Forum for Science, Industry and Business

Sponsored by:     3M 
Search our Site:

 

Visualizing virus replication in 3 dimensions

11.05.2009
Scientists at Heidelberg University Hospital present the first three-dimensional model of dengue virus replication / Article in Cell Host & Microbes

Dengue fever is the most common infectious disease transmitted by mosquitoes – some 100 million people around the world are infected. Researchers at the Hygiene Institute at Heidelberg University Hospital were the first to present a three-dimensional model of the location in the human cell where the virus is reproduced.

Their research provides an insight into the exact process of viral replication and serves as a model for other viruses whose replication is still unclear, such as the hepatitis C virus. In addition, it offers new approaches for developing measures to prevent or treat dengue fever. Up to now, neither a vaccine nor a specific antiviral therapy exists.

Professor Dr. Ralf Bartenschlager, director of the Department of Molecular Virology at the Heidelberg Hygiene Institute and his team, working in cooperation with colleagues from the European Molecular Biology Laboratory (EMBL) have published their study in the latest issue of the prestigious journal Cell Host & Microbes.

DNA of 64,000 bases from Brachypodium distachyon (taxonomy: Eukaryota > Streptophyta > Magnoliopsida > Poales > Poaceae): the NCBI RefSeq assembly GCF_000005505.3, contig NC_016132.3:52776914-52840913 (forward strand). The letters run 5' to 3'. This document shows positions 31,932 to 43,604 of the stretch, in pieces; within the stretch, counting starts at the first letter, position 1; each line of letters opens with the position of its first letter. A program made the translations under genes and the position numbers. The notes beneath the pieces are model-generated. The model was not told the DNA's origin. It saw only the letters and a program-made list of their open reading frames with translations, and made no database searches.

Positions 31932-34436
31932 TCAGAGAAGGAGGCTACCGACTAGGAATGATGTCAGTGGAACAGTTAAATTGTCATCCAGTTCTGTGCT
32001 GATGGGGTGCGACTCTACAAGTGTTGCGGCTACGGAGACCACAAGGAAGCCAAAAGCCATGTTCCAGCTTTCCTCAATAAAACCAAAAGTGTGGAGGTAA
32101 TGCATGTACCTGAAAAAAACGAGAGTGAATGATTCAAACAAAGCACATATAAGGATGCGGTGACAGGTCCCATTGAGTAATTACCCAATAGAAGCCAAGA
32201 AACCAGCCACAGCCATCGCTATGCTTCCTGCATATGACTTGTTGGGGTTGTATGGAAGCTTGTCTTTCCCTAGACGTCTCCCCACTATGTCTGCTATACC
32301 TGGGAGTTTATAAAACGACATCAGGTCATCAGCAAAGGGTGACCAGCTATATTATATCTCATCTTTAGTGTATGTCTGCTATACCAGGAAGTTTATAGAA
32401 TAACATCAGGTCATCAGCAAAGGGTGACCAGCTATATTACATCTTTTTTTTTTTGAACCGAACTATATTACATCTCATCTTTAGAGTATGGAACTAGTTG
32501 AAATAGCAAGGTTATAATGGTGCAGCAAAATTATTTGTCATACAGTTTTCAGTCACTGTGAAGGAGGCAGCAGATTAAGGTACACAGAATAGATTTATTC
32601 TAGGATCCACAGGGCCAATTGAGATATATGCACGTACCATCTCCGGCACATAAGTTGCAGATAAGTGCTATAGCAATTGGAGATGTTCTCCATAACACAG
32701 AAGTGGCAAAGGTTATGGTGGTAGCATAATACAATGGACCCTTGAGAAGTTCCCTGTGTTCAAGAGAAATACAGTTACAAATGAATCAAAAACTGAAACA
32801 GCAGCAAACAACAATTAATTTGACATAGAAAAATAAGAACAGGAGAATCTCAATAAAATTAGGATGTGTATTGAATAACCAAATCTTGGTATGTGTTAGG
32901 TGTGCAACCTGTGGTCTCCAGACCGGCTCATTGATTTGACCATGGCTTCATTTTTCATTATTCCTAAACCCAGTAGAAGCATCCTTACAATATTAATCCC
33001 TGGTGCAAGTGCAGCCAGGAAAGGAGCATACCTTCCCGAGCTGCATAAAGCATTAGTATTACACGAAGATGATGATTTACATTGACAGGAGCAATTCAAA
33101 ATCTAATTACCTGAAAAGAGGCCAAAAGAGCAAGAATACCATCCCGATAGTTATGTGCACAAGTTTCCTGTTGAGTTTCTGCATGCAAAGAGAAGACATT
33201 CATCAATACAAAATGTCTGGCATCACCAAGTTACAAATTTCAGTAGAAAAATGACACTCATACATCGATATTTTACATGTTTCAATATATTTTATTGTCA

Viruses do not have a metabolism and cannot produce proteins from their genetic material (RNA or DNA) on their own. They can replicate only inside a host cell – but where and how exactly does this take place? The answer to this question is crucial for developing therapy.

Viruses transform human cell membranes for their purposes

Dengue viruses reproduce in what is known as the endoplasmic reticulum, a membrane network interconnected with the nuclear envelope; this is where proteins are synthesized. The dengue virus uses this membrane network and transforms it for its own use.

"We now know that viral RNA is replicated in vesicles in the endoplasmic reticulum and is secreted through tiny pores. We were also able to show that replication of the virus genome and its encapsulation in new virus particles are directly linked,” said Professor Bartenschlager. The new virus genomes are secreted through pores into the intracellular space where they are incorporated into pre-stages of viruses and then penetrate the endoplasmic reticulum a second time. There they are enveloped in a membrane that disguises them for the cell so that they can be secreted like normal cellular material. The reproduction cycle can begin again.

References:

Sonja Welsch, Sven Miller, Ines Romero-Brey, Andreas Merz, Christopher
Bleck, Paul Walther, Stephen D. Fuller, Claude Antony, Jacomine Krijnse-Locker, Ralf Bartenschlager, Composition and Three-Dimensional Architecture of the Dengue Virus Replication and Assembly Sites, Cell Host & Microbes 2009, 5, 4.

Contact person:

Prof. Dr. Ralf Bartenschlager